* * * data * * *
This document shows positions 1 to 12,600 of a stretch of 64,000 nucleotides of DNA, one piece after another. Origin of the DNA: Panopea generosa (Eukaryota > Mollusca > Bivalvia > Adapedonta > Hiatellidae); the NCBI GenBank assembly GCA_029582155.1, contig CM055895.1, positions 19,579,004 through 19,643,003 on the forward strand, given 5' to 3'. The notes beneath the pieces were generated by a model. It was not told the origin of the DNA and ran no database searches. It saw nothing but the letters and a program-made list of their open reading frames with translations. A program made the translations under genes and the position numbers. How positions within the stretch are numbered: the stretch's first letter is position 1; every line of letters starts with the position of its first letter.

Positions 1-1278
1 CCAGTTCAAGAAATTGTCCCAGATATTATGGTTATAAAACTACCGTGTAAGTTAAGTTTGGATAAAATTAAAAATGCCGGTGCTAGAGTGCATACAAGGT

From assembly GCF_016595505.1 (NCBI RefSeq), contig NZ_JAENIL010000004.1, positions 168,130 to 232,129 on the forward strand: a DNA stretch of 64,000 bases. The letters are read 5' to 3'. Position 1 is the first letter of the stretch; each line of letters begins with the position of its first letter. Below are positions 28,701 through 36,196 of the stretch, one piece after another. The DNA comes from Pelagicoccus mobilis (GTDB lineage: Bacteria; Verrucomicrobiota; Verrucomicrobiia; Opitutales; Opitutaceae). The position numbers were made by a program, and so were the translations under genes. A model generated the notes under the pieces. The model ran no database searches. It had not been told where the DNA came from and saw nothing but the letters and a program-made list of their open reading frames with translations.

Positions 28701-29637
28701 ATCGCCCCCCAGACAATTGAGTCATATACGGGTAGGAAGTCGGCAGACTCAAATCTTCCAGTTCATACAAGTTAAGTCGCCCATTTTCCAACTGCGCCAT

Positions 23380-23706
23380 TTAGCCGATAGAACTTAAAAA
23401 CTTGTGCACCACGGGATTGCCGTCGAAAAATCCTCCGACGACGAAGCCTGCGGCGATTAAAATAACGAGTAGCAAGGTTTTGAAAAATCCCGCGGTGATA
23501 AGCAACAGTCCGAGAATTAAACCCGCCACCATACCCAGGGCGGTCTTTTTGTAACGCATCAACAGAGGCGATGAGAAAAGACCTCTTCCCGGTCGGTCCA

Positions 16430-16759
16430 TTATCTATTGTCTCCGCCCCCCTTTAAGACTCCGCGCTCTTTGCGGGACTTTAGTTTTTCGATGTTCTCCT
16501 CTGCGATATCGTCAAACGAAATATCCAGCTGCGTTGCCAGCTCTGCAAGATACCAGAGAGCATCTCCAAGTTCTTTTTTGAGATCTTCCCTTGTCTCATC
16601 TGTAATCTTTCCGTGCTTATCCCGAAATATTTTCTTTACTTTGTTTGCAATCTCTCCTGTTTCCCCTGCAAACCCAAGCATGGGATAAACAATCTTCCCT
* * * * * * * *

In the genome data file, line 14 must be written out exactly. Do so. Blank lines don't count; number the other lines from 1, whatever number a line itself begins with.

16601 TGTAATCTTTCCGTGCTTATCCCGAAATATTTTCTTTACTTTGTTTGCAATCTCTCCTGTTTCCCCTGCAAACCCAAGCATGGGATAAACAATCTTCCCT